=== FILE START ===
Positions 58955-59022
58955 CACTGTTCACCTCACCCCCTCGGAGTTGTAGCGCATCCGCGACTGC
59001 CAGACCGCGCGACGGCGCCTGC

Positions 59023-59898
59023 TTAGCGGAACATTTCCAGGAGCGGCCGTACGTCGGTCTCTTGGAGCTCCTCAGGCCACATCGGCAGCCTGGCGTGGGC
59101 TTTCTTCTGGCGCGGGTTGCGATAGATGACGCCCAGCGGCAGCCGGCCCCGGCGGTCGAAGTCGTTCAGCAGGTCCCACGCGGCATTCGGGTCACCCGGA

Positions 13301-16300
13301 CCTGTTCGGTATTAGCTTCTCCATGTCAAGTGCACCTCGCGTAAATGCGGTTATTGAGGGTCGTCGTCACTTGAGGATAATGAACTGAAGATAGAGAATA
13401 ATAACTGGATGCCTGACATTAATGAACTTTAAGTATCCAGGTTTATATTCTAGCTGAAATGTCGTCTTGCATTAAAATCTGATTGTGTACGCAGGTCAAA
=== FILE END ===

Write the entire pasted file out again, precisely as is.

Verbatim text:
Positions 58955-59022
58955 CACTGTTCACCTCACCCCCTCGGAGTTGTAGCGCATCCGCGACTGC
59001 CAGACCGCGCGACGGCGCCTGC

Positions 59023-59898
59023 TTAGCGGAACATTTCCAGGAGCGGCCGTACGTCGGTCTCTTGGAGCTCCTCAGGCCACATCGGCAGCCTGGCGTGGGC
59101 TTTCTTCTGGCGCGGGTTGCGATAGATGACGCCCAGCGGCAGCCGGCCCCGGCGGTCGAAGTCGTTCAGCAGGTCCCACGCGGCATTCGGGTCACCCGGA

Positions 13301-16300
13301 CCTGTTCGGTATTAGCTTCTCCATGTCAAGTGCACCTCGCGTAAATGCGGTTATTGAGGGTCGTCGTCACTTGAGGATAATGAACTGAAGATAGAGAATA
13401 ATAACTGGATGCCTGACATTAATGAACTTTAAGTATCCAGGTTTATATTCTAGCTGAAATGTCGTCTTGCATTAAAATCTGATTGTGTACGCAGGTCAAA